But what seems like it should be the end is just the beginning for the liquor-swilling, gun-toting mob, which launches a pitched battle at what the boys view as the unduly nice house of the uppity Sylvester. The shocking aftermath of this bloody shootout leads to the black women and children escaping into the night, to be helped eventually by a surprising collaboration between Mann and Wright, who share a wary respect for one another due to their mutual military backgrounds.

“Rosewood” most fundamentally reveals a heinous crime that was committed solely out of racial hatred. But it also shades the picture, detailing an intolerable class jealousy felt by bottom-of-the-barrel whites for better-off blacks; the difficulty a relatively reasonable but weak sheriff (Michael Rooker) might have had controlling his town’s most unruly elements at a time when white-on-black crime was overlooked; and the way people of both races could live in close proximity, almost as extended family, and still be terribly at odds.

Mildly detrimental, however, is the decision to turn the picture into a Western whenever some action is required. Rhames’ tall-in-the-saddle character is literally a Mann with no first name, a typical stranger who packs a pistol, stirs up suspicion, behaves heroically and quickly wins the affections of the local sweet young thing, in this case Scrappie. The climax featuring bad guys racing their horses to catch up with a chugging train is straight out of the Old West, while the surprise reappearance at the end of a character long assumed dead smacks of a misguided attempt to place an inappropriate happy spin on a crushingly tragic tale.

All the same, Rhames cuts an impressive figure as the war veteran looking for a place in the world, and is moving in the scene in which he declares his feelings for Scrappie before heading off into the woods. Voight is very effective as a man profoundly torn between his affection for his black neighbors and his need to maintain his standing with his fellow whites, no matter how loathsome. Other performances are strongly expressive of basically one-dimensional attitudes on the sides of good and evil.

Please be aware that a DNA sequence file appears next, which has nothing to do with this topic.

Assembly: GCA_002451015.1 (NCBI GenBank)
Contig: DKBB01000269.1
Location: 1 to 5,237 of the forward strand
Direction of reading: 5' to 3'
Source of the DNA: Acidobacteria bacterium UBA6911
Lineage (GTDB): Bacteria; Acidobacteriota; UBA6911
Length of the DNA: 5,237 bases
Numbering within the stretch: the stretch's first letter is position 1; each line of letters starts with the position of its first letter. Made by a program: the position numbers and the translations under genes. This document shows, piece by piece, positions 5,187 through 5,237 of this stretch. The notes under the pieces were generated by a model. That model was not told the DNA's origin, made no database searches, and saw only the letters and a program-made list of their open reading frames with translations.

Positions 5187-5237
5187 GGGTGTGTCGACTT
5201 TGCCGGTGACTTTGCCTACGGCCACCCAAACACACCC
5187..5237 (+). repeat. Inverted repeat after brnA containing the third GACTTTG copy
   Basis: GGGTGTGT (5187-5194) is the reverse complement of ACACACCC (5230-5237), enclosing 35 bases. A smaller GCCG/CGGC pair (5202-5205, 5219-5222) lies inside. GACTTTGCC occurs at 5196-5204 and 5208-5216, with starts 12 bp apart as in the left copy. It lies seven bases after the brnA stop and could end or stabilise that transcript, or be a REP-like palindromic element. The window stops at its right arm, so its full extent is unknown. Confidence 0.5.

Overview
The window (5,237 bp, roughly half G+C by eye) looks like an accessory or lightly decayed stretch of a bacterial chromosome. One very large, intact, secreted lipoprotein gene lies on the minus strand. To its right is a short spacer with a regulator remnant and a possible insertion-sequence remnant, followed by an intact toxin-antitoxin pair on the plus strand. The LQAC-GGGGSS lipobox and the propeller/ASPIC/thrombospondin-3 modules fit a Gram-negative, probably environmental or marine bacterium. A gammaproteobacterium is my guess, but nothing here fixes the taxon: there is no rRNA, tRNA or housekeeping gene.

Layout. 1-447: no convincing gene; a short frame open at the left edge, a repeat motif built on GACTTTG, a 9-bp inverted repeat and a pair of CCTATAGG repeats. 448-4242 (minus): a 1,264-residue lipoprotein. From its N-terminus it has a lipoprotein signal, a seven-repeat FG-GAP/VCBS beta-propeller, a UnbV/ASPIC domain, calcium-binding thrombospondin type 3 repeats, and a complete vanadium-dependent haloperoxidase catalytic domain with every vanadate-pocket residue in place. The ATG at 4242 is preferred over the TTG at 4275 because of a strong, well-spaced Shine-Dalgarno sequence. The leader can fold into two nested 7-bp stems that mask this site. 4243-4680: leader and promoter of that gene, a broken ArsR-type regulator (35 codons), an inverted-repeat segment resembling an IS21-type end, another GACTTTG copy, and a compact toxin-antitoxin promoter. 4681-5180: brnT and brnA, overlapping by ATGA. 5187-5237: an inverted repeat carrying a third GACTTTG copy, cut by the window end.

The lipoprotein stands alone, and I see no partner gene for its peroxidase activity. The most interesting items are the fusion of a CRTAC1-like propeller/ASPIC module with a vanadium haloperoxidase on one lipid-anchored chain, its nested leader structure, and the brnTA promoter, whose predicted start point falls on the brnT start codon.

Stylistically, pic is very straightforward, but it tells its story clearly and comprehensively, keeping its characters and diverse story elements in good balance as it brings some sorrowful history alive.


  • Production: A Warner Bros. release of a Peters Entertainment production in association with New Deal Prods. Produced by Jon Peters. Executive producer, Tracy Barone. Co-producer, Penelope L. Foster. Directed by John Singleton. Screenplay, Gregory Poirier.
  • Crew: . Camera (Technicolor, Panavision widescreen), Johnny E. Jensen; editor, Bruce Cannon; music, John Williams; production design, Paul Sylbert; art direction, Chris Gorak; set design, Mark Garner; set decoration, Dan May; costume design, Ruth E. Carter; sound (Dolby digital/DTS/SDDS), Veda Campbell; associate producers, Russ Kavanaugh, Peter Ramsey; assistant director, Jerry Ballew; second unit director-stunt coordinator, Glenn Randall Jr.; second unit camera, Frank Byers; casting, Marion Dougherty. Reviewed at the Mann Westwood, L.A., Feb. 7, 1997. MPAA Rating: R. Running time: 140 MIN.
  • With: John Wright - Jon Voight Mann - Ving Rhames Sylvester Carrier - Don Cheadle Duke - Bruce McGill James Taylor - Loren Dean Sarah Carrier - Esther Rolle Scrappie - Elise Neal Fannie Taylor - Catherine Kellner Sheriff Walker - Michael Rooker Fanny Taylor - Catherine Kellner Jewel - Akosua Busia James Carrier - Paul Benjamin Sam Carter - Kevin Jackson Poly - Mark Boone Junior Henry Andrews - Muse Watson John Bradley - Badja Djola Mary Wright - Kathryn Meisle Deputy Earl - Jaimz Woolvett